The Great Depression - How We Coped, Worked and Played


History From Life Experience!

Eighty seniors of varied ethnic and social backgrounds reveal their courage, fears, hopes, hard work, ingenuity and their abilities to save, share and sacrifice—yes, and have fun, too-during our country’s most difficult years (from 1929 through 1941).

 * William lived with his father but was raised by the community.

* Eloise was never allowed to see her two siblings at the orphanage.

* Mary spent 12 years in which seemed like a prison, because children with handicaps were not allowed in public schools.

* Estelle made “top pay” compared with her co-workers: eight cents an hour for a 60-hour week.  The others got only six cents an hour.

* Selby saw first-hand the cruelty experienced by chain gangs.

* Alberta was mutilated by a white doctor more interested in his date than her fate.

* Although African Americans in South Carolina, neither Nancy nor Mamie felt the effects of the Depression.

* But Alex’s father activated his greatest asset: life insurance!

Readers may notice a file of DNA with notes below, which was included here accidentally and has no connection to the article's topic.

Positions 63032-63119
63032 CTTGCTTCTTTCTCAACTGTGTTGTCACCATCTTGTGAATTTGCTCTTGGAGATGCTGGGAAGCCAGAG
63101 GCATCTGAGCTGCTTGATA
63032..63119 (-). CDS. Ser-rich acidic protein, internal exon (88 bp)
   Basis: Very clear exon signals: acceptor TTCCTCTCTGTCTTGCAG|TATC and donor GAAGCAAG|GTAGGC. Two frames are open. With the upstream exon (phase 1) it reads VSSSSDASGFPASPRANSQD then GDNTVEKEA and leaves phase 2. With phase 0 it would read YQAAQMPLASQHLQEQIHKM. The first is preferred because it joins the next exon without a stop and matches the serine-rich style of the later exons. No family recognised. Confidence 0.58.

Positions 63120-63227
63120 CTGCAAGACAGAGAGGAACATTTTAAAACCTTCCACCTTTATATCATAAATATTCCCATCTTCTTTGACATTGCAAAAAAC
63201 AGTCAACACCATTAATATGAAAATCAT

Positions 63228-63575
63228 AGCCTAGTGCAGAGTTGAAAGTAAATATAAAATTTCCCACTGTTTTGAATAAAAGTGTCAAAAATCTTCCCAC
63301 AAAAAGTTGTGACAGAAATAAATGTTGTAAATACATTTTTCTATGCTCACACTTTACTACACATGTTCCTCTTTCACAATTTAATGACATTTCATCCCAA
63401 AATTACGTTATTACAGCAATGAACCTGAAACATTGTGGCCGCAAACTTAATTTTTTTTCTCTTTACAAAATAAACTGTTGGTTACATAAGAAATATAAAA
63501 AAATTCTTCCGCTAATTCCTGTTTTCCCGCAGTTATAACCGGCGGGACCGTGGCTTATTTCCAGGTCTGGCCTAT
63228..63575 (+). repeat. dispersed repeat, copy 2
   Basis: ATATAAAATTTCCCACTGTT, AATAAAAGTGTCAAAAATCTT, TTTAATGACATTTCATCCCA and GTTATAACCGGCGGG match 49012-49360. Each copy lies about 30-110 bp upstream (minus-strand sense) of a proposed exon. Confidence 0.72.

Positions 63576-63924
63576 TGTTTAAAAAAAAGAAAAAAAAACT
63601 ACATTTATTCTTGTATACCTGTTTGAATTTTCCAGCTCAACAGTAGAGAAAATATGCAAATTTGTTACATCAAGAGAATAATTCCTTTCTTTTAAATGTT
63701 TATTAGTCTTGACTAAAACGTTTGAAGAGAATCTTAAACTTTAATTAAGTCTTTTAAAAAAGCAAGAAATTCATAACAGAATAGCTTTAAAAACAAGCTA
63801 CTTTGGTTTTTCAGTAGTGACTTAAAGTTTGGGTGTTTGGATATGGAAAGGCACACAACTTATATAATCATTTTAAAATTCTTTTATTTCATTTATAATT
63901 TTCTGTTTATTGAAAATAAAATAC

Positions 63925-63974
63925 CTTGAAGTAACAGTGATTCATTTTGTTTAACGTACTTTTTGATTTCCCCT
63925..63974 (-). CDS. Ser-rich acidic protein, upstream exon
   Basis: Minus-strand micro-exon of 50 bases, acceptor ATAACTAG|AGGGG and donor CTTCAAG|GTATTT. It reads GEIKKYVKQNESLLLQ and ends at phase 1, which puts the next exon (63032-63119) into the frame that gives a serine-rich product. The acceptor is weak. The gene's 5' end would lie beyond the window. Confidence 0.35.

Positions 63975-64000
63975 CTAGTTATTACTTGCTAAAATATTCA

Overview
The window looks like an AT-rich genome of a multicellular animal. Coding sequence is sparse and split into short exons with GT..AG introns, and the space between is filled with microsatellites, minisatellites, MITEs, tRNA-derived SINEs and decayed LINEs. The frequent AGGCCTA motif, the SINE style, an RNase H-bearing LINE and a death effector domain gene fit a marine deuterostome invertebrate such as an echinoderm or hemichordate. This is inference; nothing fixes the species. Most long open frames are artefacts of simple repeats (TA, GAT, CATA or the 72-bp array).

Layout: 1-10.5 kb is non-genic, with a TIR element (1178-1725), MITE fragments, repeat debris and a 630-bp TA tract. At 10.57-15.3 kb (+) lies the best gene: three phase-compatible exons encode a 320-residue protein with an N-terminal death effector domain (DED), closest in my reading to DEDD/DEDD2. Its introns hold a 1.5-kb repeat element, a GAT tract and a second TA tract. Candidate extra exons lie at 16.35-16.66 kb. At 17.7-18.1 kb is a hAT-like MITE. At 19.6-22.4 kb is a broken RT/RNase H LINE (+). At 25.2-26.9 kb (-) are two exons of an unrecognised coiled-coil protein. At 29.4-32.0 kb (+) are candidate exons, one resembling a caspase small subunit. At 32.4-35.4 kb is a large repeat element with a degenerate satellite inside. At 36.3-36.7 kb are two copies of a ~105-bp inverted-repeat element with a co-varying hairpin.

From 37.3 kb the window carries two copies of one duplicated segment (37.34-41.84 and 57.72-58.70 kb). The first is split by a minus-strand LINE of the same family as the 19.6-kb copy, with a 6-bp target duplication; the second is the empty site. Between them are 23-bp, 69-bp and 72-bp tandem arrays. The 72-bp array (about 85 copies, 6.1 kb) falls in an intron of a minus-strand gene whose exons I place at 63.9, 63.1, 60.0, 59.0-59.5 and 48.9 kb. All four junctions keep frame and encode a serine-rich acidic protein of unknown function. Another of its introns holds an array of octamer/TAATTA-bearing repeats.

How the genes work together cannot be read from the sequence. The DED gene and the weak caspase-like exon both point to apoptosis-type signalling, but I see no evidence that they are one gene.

Even so, the Depression was not always depressing:

     * Wesley lost his job—and was glad!

     * Lexie’s worst embarrassment: the day their outhouse burned!

     * Strom Thurmond took Irene to a dance-along with other girls!


The Great Depression taught us to appreciate small pleasures at the same time it was showing us how to overcome adversity.  From the remembrance of simple everyday events as these, this collection helps to remind us of the source of much of our education. 

William S. Powell, HistorianUniversity of North Carolina – Chapel Hill

This is real history—the real experiences of real people.  Survivors of the Depression and those of us of the generation just after will be reminded of what it was like.  Members of the current and future generations need to know what their people experienced, and this is a great place to learn.                                                   

Clyde N. Wilson, Historian, University of South Carolina - Columbia

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